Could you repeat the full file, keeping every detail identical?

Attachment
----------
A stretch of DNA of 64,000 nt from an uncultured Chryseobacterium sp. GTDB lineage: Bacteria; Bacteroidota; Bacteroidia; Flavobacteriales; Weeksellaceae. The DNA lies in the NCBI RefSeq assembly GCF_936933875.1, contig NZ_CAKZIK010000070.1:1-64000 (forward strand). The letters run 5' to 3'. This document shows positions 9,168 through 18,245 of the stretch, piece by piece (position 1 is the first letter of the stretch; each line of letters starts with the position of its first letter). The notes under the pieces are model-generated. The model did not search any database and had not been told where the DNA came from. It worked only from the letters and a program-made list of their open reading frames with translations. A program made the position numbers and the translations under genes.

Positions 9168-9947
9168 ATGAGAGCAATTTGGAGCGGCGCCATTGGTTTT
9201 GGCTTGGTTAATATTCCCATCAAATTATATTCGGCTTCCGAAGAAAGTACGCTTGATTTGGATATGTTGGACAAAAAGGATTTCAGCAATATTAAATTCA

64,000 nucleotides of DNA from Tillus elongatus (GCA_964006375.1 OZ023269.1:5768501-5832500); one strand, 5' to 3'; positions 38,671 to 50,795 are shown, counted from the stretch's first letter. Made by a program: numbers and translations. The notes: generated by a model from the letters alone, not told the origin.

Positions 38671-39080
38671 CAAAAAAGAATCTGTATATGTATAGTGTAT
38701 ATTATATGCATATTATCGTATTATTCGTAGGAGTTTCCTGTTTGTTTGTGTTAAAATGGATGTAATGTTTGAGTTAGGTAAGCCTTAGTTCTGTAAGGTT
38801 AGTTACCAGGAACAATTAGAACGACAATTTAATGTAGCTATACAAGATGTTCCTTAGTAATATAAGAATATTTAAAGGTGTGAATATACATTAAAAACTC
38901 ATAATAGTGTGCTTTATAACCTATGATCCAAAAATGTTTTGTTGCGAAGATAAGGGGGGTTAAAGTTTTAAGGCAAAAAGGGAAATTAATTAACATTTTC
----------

A stretch of DNA of 64,000 nt from an uncultured Chryseobacterium sp. GTDB lineage: Bacteria; Bacteroidota; Bacteroidia; Flavobacteriales; Weeksellaceae. The DNA lies in the NCBI RefSeq assembly GCF_936933875.1, contig NZ_CAKZIK010000070.1:1-64000 (forward strand). The letters run 5' to 3'. This document shows positions 9,168 through 18,245 of the stretch, piece by piece (position 1 is the first letter of the stretch; each line of letters starts with the position of its first letter). The notes under the pieces are model-generated. The model did not search any database and had not been told where the DNA came from. It worked only from the letters and a program-made list of their open reading frames with translations. A program made the position numbers and the translations under genes.

Positions 9168-9947
9168 ATGAGAGCAATTTGGAGCGGCGCCATTGGTTTT
9201 GGCTTGGTTAATATTCCCATCAAATTATATTCGGCTTCCGAAGAAAGTACGCTTGATTTGGATATGTTGGACAAAAAGGATTTCAGCAATATTAAATTCA

64,000 nucleotides of DNA from Tillus elongatus (GCA_964006375.1 OZ023269.1:5768501-5832500); one strand, 5' to 3'; positions 38,671 to 50,795 are shown, counted from the stretch's first letter. Made by a program: numbers and translations. The notes: generated by a model from the letters alone, not told the origin.

Positions 38671-39080
38671 CAAAAAAGAATCTGTATATGTATAGTGTAT
38701 ATTATATGCATATTATCGTATTATTCGTAGGAGTTTCCTGTTTGTTTGTGTTAAAATGGATGTAATGTTTGAGTTAGGTAAGCCTTAGTTCTGTAAGGTT
38801 AGTTACCAGGAACAATTAGAACGACAATTTAATGTAGCTATACAAGATGTTCCTTAGTAATATAAGAATATTTAAAGGTGTGAATATACATTAAAAACTC
38901 ATAATAGTGTGCTTTATAACCTATGATCCAAAAATGTTTTGTTGCGAAGATAAGGGGGGTTAAAGTTTTAAGGCAAAAAGGGAAATTAATTAACATTTTC